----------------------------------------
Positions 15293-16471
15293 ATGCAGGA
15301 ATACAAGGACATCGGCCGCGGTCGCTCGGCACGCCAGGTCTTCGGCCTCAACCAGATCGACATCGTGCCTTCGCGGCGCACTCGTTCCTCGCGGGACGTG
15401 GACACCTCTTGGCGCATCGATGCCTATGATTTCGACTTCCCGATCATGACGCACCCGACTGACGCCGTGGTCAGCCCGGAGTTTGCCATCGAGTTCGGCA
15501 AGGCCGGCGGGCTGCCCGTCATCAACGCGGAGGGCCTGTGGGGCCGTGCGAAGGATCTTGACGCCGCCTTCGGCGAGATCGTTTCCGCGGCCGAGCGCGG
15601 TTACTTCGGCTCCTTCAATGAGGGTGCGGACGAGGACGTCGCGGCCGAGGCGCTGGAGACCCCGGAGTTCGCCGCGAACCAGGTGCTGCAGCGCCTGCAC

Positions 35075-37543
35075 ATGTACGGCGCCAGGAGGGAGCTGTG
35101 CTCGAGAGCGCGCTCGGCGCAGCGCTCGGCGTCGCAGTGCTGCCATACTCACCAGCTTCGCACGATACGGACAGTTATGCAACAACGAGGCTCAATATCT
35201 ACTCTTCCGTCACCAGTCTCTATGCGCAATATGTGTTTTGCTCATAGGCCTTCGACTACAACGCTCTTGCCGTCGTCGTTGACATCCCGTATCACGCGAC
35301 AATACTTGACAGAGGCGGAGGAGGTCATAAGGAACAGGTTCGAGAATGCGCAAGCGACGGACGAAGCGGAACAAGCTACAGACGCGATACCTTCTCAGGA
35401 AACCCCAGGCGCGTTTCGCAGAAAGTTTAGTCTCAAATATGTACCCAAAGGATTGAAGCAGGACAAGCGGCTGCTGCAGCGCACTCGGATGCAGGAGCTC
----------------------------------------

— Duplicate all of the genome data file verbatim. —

Positions 15293-16471
15293 ATGCAGGA
15301 ATACAAGGACATCGGCCGCGGTCGCTCGGCACGCCAGGTCTTCGGCCTCAACCAGATCGACATCGTGCCTTCGCGGCGCACTCGTTCCTCGCGGGACGTG
15401 GACACCTCTTGGCGCATCGATGCCTATGATTTCGACTTCCCGATCATGACGCACCCGACTGACGCCGTGGTCAGCCCGGAGTTTGCCATCGAGTTCGGCA
15501 AGGCCGGCGGGCTGCCCGTCATCAACGCGGAGGGCCTGTGGGGCCGTGCGAAGGATCTTGACGCCGCCTTCGGCGAGATCGTTTCCGCGGCCGAGCGCGG
15601 TTACTTCGGCTCCTTCAATGAGGGTGCGGACGAGGACGTCGCGGCCGAGGCGCTGGAGACCCCGGAGTTCGCCGCGAACCAGGTGCTGCAGCGCCTGCAC

Positions 35075-37543
35075 ATGTACGGCGCCAGGAGGGAGCTGTG
35101 CTCGAGAGCGCGCTCGGCGCAGCGCTCGGCGTCGCAGTGCTGCCATACTCACCAGCTTCGCACGATACGGACAGTTATGCAACAACGAGGCTCAATATCT
35201 ACTCTTCCGTCACCAGTCTCTATGCGCAATATGTGTTTTGCTCATAGGCCTTCGACTACAACGCTCTTGCCGTCGTCGTTGACATCCCGTATCACGCGAC
35301 AATACTTGACAGAGGCGGAGGAGGTCATAAGGAACAGGTTCGAGAATGCGCAAGCGACGGACGAAGCGGAACAAGCTACAGACGCGATACCTTCTCAGGA
35401 AACCCCAGGCGCGTTTCGCAGAAAGTTTAGTCTCAAATATGTACCCAAAGGATTGAAGCAGGACAAGCGGCTGCTGCAGCGCACTCGGATGCAGGAGCTC